Department of Medicine, University of California, San Francisco, San Francisco, CA. Electronic address: Neil.Mehta@ucsf.edu.
BACKGROUND & AIMS:
Infiltrative hepatocellular carcinoma (iHCC) is characterized by its indistinct borders and lack of a typical pattern of contrast enhancement. There are few published data on iHCC. We assessed outcomes, effects of treatment, and prognostic factors in a large cohort of patients with iHCC.
We analyzed data from 155 patients (median age 60 years; 79% male; median level of α-fetoprotein [AFP] 347 ng/mL; median model for end-stage liver disease score [MELD] 13) with iHCC, based on contrast-enhanced computed tomography or magnetic resonance imaging, from 2002 to 2010 at the University of California, San Francisco Medical Center. All imaging study results were independently reviewed by 2 investigators.
Most of the patients had tumors of Barcelona Clinic Liver Cancer stage C (70%) or D (22%). The median maximum tumor diameter was 11.3 cm; 41% of lesions were hypovascular, 82% had macrovascular invasion, and 52% had extra-hepatic metastases. Median survival was 4.0 months, and rates of survival at 6 and 12 months were 30% and 10%, respectively. On multivariate analysis, predictors of 6-month mortality were Child-Pugh class B or C cirrhosis; lack of tumor-directed therapy with chemoembolization (TACE), radiofrequency ablation, or sorafenib; AFP level >1000 ng/mL; female sex; MELD score; and maximum tumor diameter. The percentages of patients surviving 6 and 12 months were 17% and 2% for those that received no therapy (n=109), 73% and 36% for those that received sorafenib (n=11), and 45% and 17% for those that that received TACE (n=18) (all P values <.01).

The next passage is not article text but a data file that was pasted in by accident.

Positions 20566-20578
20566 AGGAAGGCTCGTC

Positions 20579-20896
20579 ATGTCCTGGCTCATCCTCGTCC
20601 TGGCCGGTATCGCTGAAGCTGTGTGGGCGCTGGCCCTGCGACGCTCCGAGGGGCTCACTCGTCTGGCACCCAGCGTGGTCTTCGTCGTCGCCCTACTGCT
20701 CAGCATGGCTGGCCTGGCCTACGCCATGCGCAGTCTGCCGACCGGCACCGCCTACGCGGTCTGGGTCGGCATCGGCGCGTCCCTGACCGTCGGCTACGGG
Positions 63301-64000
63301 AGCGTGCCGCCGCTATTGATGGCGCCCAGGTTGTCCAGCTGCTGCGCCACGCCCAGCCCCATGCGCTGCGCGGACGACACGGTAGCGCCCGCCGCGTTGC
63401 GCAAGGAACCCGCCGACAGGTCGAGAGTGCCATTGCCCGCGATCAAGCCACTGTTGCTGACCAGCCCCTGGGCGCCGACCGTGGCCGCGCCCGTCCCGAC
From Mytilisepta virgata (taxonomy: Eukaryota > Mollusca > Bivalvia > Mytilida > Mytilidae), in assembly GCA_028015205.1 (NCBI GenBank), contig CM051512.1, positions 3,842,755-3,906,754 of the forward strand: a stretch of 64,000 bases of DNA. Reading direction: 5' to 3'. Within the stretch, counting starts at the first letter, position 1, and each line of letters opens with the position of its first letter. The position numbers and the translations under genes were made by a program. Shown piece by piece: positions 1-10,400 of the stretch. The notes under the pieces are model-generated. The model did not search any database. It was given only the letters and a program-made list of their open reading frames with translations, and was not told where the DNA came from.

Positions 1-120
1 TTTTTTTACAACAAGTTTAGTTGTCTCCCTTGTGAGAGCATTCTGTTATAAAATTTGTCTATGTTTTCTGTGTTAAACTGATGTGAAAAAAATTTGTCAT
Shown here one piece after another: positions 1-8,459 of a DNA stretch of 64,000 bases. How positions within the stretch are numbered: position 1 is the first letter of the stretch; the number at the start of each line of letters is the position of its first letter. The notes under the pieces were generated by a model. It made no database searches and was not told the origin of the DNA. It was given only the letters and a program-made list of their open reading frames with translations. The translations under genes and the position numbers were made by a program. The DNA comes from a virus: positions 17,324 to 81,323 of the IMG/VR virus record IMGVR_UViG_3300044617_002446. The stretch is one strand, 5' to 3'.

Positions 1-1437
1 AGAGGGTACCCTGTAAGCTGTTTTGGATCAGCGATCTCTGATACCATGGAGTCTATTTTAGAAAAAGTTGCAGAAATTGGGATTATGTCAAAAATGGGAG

iHCC is a radiographically distinct and advanced form of HCC with a poor prognosis. Therapy with TACE or sorafenib appears to prolong survival and requires further investigation.